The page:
“Parents are not authorized to approve advancement or merit badge requirements for their son except when serving as merit badge counselor or instructor for a group of scouts at the same time.”

          Can a troop make these stipulations? (Name & Council Withheld)

Scouting volunteers are expected by the BSA to deliver the program as written; in fact, volunteers signed what is effectively a covenant with the BSA to do so when they first applied.  What a troop’s volunteer adults may or may not happen to believe is not relevant.  Scouting units are prohibited by BSA policy from imposing more (or less) stringent requirements on scouts’ advancement that what the BSA has specified; no troop’s “beliefs” may supersede written BSA requirements in any way.  The BSA has stated that a Scout will meet Star requirement 5 or Life requirement 5 by holding any one (or more) of these positions for a period of four or six months, respectively: Patrol Leader, Assistant Senior Patrol Leader, Venture Patrol Leader, Troop Guide, OA Troop Representative, Den Chief, Scribe, Librarian, Historian, Quartermaster, Bugler, Junior Assistant Scoutmaster, Chaplain Aide, Instructor, Troop Webmaster, LNT Trainer.  Any troop imposing more limited boundaries than these 16 positions it is in violation of BSA policy.  (This is not my “opinion”–this is fact.)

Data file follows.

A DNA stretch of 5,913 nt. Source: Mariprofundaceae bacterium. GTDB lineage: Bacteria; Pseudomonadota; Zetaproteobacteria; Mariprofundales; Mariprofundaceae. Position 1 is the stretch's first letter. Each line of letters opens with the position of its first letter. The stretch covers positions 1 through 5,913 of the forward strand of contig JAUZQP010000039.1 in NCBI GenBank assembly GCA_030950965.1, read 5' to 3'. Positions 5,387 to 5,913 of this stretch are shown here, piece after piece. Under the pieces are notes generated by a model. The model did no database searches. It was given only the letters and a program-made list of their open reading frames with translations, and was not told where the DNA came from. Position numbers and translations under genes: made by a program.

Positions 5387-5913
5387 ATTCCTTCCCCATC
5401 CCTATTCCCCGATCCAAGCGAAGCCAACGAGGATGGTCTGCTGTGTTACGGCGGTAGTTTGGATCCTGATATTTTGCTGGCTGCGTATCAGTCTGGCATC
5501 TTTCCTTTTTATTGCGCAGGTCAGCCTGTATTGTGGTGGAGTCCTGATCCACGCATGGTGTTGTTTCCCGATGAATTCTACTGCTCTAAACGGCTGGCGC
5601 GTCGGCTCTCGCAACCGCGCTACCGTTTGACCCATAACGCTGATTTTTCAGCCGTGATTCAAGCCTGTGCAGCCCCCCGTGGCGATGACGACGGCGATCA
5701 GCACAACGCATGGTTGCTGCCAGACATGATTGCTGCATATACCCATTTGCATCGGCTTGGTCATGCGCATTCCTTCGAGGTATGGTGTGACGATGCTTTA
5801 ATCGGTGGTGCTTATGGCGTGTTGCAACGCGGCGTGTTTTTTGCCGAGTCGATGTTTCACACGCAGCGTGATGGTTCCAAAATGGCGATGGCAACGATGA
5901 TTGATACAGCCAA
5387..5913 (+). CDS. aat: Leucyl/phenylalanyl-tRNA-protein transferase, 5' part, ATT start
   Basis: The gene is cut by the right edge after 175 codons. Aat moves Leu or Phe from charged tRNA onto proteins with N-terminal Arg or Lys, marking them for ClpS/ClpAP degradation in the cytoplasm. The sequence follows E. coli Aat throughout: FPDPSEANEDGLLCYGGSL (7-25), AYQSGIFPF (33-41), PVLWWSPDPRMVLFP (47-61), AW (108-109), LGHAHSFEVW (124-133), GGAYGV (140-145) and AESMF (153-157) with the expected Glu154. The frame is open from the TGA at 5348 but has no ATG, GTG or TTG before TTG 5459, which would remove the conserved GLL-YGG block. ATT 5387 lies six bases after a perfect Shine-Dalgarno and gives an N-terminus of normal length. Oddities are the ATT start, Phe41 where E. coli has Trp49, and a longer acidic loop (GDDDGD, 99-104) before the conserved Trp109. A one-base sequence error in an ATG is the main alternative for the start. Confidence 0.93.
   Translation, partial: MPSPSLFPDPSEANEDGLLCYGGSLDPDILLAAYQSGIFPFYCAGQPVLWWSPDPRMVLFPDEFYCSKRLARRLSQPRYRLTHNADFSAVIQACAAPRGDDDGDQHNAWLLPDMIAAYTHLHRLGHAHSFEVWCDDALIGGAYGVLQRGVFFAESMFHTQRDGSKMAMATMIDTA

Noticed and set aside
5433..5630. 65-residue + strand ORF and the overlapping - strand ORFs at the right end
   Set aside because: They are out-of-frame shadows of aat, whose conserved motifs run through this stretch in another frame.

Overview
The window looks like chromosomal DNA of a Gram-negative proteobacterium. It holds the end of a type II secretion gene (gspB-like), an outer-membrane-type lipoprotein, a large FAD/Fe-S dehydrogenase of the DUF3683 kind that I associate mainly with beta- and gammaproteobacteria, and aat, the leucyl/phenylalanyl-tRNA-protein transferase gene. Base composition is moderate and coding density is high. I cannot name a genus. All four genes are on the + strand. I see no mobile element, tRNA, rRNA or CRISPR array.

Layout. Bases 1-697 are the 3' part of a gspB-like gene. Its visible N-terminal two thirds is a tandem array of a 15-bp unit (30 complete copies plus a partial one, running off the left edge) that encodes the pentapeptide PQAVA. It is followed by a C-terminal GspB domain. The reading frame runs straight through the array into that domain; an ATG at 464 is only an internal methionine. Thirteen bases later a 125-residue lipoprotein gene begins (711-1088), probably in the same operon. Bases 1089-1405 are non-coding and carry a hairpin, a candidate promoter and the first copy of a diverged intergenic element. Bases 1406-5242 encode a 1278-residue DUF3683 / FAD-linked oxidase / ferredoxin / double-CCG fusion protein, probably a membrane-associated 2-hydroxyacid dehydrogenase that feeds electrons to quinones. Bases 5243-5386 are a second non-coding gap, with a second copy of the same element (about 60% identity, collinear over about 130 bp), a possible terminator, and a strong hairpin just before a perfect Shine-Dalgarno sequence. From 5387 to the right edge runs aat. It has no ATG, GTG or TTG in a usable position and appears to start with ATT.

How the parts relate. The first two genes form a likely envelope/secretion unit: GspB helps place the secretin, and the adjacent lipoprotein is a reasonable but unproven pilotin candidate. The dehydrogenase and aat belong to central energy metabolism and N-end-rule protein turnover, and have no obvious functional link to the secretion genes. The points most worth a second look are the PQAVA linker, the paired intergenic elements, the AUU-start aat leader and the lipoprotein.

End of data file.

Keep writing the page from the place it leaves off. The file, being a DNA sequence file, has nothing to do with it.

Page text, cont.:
Councils, not troops, approve Merit Badge Counselors.  Councils provide lists of vetted and registered Merit Badge Counselors to troops.  Troops are expected to direct Scouts seeking a merit badge to one or more of the counselors on the council or district list.  It is a BSA national policy that only registered Merit Badge Counselors are authorized to sign applications (aka “blue cards”) signifying completion of the requirements for a merit badge.  Furthermore, no re-testing of any signed-off merit badge or merit badge requirement(s) is permitted by anyone, ever.

Being a Scout’s parent does not authorize the signing off of any requirement for any rank or merit badge.  Requirement sign-offs may be done only by persons authorized to do so by way of their registration with the BSA. (In other words, Boy Scouts isn’t “Webelos 3”)

Further, the BSA permits registered Merit Badge Counselors to counsel their own relatives (e.g., son, nephew).

Based on what you’ve forwarded to me, it strikes me that your son may well be in a perhaps well-meaning but nevertheless highly autocratic (to the edge of renegade) troop.  Are you certain you want him to grow up in this sort of distorted Scouting environment?

Dear Andy,

Can I give our local Boy Scout council $1,000 and direct that it to go into the council account for a specific unit and earn the James E. West award, or does the money have to go directly to council and stay there? I know it can’t be used for FOS money. (Mandy Martensen)

James E. West Fellowship donations must, by policy, go into a council’s endowment fund and may never be spent—only the interest or dividends endowment funds produce, never the principle, may be used by a council.  This means that however worthy and considerate your idea, the James E. West Fellowship isn’t the route to take to achieve your end-result of having the funds flow directly to a specific troop.  You’re also correct that FOS donations stay with the council and become a part of the council’s general operating fund.